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Two companies are preparing to file what could become one of the most influential defamation lawsuits ever seen in this country. The companies are Dominion and Smartmatic, which have endured weeks of allegations that they helped Democrats rig the election for Joe Biden. There is no evidence that the companies worked to steal votes from Donald Trump, but that has not stopped Fox News, Newsmax, and OAN from continually airing claims that the companies are corrupt. Now the companies want damages, and it could change the way media companies think about airing political propaganda.

Our guest helps us understand defamation and its impact:

A new photojournalism course at RIT is exploring how to tell stories of addiction and recovery. Participants include photojournalism majors and people with personal experiences with recovery -- doctors, counselors, family members of people who have lost their lives to overdose, and people who are currently in recovery. You can learn more about the exhibition here.

This hour, we talk about how the subject of addiction is covered -- and often stigmatized -- in the media and popular culture, and how they hope their work will change that. Our guests:

  • Graham MacIndoe, photojournalist and adjunct professor of photography at the Parsons School of Design at The New School
  • Susan Stellin, writer, journalist, and adjunct professor in the Journalism and Design Department at The New School
  • Chris Pridmore, author and blogger who is in recovery
  • Cheyenne Boone, photojournalism student at RIT

21 years ago this month, the NAACP was advocating a boycott of the major television networks. That's because the networks had just released their fall schedules. 26 new shows would be hitting the airwaves that year, and not a single one of them featured a star or prominent character of color. For African American leaders in particular, enough was enough. The networks promised to change. In some ways, they have: there are more African American and Latino leads than ever before. But in many other ways, the industry has not changed much at all. As the LA Times reports, there are very few executives of color at the networks, and while the networks are pledging support of the Black Lives Matter movement, African American actors have their doubts.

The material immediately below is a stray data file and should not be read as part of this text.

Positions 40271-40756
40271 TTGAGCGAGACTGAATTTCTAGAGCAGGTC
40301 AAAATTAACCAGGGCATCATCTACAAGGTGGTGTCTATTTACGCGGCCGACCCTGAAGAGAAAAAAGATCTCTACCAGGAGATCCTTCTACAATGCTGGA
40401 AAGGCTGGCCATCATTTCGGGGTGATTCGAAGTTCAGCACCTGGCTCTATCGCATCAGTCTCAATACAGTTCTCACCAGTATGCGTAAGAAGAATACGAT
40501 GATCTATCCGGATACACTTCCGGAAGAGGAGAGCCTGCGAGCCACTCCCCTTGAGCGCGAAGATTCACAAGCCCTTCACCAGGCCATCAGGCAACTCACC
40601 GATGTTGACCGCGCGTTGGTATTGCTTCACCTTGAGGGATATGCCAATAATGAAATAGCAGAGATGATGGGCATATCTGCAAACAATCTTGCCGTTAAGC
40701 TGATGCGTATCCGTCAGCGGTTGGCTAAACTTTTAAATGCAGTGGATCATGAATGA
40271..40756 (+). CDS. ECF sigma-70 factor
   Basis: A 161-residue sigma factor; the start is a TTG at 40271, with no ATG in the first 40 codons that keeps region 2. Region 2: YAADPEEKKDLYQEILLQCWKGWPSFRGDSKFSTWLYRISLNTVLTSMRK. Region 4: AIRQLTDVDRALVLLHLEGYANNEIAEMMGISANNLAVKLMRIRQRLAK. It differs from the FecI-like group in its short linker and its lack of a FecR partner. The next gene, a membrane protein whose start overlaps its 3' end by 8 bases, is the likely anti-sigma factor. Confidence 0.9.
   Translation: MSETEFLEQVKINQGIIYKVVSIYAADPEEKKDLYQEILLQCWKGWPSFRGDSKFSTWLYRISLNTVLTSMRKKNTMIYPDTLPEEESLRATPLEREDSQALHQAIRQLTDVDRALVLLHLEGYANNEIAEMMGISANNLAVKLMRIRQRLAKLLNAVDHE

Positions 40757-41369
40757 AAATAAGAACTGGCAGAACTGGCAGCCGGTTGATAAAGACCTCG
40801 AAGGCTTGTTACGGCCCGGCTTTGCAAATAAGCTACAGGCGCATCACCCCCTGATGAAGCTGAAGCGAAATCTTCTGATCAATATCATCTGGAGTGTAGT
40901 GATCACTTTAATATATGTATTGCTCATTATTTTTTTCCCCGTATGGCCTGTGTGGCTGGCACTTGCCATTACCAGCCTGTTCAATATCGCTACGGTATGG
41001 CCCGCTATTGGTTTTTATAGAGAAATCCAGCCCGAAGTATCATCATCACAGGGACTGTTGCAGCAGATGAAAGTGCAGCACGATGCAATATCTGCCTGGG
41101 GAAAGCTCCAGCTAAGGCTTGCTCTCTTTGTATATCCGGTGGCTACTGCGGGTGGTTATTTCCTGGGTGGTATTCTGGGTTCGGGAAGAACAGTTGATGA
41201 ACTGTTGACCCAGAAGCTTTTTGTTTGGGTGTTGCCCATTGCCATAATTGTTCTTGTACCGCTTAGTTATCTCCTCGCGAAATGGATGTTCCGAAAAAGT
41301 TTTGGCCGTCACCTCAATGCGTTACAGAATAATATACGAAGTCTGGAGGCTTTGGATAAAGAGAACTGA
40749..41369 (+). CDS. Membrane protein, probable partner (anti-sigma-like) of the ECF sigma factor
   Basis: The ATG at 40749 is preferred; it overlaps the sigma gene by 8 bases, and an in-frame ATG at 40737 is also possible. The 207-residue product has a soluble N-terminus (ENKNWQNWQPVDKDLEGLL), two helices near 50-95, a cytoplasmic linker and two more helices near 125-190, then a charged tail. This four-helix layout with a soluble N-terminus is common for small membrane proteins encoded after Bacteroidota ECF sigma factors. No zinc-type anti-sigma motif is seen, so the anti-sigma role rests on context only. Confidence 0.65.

This hour, we explore representation in media. Our guests:

  • Calvin Brown, Jr., executive producer of "The Proud Family: Louder and Prouder"
  • Tina Chapman, director of diversity theater at RIT
  • Chris Thompson, engineer, writer, comedian, and activist
  • Darnell Hunt, dean of social sciences, and professor of sociology and African American Studies at UCLA

Journalists have debated whether to carry President Trump's daily coronavirus briefings live, or to cover them later in the day only after vetting his comments for accuracy. Conservative author Tom Nichols has decided that someone must chronicle every presidential briefing, and so that's what he does. He writes, in the Atlantic, that the practice of consuming these news conferences is "spiritually corrosive," but he says they must be viewed, in full, to get a complete picture of what the country is experiencing. And Nichols criticizes networks that cut away from the president during the Q&A sessions.

Nichols has become one of the most respected national voices on the subject of understanding expertise. He joins us to discuss journalists' dilemma and why he's taken on this task. Our guest: